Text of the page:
recurrence. But only a tiny number of such It is too early to say whether either of these MAKING A DIFFERENCE
tests have reached the clinic — and none for is true: the field is still young, and faces many Mor began his career in Israel, where he trained
the early detection of cancer, the biggest clini- challenges. It has drawn in many cancer biolo- as a clinician at the Hebrew University of Jeru-
cal challenge of all. “Much biomarker research gists who are excited by the potential to translate salem. But an experience in the final years
has been done very badly for decades,” believes their work to the clinic — but they sometimes of his oncology residency compelled him to
Lisa McShane, a biostatistician at the NCI in lack the expertise or resources needed to pursue change course. A young woman arrived at the
Rockville, Maryland. “Even when it was single translational or clinical work. “A lot of novices hospital with ovarian cancer, a disease that
markers. Now, as we’re moving up to multiple came in. They get in without realizing that kills some 140,000 women worldwide each
markers, all our bad habits are coming back to the problem may be more year. The oncology team removed the woman’s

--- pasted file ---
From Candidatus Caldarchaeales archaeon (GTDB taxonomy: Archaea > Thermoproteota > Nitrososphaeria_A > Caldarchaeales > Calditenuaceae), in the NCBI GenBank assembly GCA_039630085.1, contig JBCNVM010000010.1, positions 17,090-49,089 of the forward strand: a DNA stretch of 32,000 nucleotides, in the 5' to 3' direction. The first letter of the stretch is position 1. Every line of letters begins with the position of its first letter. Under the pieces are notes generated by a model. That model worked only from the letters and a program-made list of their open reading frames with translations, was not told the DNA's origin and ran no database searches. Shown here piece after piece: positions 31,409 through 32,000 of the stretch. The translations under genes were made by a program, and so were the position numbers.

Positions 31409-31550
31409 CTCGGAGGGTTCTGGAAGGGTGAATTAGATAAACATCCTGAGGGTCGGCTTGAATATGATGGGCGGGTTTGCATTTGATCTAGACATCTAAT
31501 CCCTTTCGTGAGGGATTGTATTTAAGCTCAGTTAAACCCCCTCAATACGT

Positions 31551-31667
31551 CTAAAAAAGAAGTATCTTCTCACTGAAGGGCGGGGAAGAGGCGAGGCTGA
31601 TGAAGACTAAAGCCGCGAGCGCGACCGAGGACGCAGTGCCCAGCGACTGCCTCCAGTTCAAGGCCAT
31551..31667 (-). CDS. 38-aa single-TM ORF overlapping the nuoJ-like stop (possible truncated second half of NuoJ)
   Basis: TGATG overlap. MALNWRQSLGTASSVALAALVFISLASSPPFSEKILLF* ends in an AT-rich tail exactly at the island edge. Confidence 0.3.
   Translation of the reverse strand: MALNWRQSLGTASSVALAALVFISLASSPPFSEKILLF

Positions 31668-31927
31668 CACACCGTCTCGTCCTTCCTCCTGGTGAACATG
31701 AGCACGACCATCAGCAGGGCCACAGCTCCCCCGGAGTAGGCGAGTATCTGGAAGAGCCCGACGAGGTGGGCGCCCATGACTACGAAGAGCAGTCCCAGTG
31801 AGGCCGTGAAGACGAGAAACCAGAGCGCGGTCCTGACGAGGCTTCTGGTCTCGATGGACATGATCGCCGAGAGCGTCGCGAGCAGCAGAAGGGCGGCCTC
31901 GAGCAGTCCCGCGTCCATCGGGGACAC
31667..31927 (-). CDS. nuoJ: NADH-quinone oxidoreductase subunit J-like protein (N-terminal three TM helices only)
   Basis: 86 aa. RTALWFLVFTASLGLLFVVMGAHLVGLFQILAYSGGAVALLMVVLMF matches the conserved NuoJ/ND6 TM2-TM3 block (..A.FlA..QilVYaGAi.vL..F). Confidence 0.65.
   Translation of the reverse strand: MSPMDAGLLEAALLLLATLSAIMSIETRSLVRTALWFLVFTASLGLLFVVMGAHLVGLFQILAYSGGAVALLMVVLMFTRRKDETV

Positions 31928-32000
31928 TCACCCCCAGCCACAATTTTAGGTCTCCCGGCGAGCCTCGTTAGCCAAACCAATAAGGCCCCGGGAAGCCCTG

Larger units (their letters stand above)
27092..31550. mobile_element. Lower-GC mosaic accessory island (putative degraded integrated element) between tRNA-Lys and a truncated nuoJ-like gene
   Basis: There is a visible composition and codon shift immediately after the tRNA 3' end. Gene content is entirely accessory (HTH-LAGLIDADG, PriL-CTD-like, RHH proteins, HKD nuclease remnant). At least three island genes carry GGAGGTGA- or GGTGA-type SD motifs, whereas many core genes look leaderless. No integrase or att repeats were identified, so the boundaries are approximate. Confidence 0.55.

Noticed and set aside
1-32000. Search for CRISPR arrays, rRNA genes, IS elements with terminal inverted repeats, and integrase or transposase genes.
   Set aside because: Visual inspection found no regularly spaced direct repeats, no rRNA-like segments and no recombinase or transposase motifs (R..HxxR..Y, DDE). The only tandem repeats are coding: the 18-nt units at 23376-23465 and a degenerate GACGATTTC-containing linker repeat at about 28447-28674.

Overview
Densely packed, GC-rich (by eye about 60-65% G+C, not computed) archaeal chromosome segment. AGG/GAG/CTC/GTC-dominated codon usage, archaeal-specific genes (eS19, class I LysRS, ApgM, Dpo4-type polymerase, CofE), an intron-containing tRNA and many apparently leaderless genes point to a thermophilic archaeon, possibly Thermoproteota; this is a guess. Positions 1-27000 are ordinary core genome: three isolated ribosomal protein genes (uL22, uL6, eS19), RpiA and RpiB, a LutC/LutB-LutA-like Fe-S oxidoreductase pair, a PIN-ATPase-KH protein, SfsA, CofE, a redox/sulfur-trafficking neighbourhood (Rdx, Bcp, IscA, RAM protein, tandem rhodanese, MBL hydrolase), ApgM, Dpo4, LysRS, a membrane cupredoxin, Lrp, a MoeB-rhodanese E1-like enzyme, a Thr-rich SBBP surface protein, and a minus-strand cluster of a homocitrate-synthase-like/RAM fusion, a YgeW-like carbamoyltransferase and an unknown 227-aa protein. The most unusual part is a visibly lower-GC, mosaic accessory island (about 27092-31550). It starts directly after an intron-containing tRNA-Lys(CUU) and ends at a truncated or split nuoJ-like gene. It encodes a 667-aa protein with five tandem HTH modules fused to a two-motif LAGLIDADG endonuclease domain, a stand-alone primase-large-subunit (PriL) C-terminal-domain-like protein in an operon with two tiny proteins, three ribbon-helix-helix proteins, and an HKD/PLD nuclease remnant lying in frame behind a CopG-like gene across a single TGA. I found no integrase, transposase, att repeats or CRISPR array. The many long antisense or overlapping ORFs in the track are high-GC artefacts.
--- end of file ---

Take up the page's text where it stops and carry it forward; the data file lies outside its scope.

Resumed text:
bite us in a big way.” NATURE.COM complex than it appears,” ovaries and put her through several rounds of
These habits have been thrown into the A possible way says Eleftherios Diamandis, chemotherapy, which seemed to be successful.
spotlight by the EDRN’s study, one of the larg- forward for cancer a clinical biochemist at the But 18 months later, she was back, her body
est and most systematic validation studies of biomarkers: University of Toronto in riddled with tumours, and she soon died.
biomarkers so far. It came just months after go.nature.com/icwtue Canada. And although most “Chemotherapy didn’t do anything for her,”

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Mor recalls. “She was 29. She was a beautiful (PNAS), with Ward as a contributing author5. Feng and Gary Longton, another statistician
girl. An impressive girl. A medical student. And Before publication, Mor helped the Yale at the FHCRC, developed their own classifica-
I never understood what happened to her.” Office of Cooperative Research to prepare tion algorithms, and found that Mor’s test had a
Mor decided to leave medicine, which had a patent application. “A lot of companies sensitivity of 95% and specificity of 99%. They
been unable to save her, for research, which expressed interest in licensing the panel,” also calculated the positive predictive value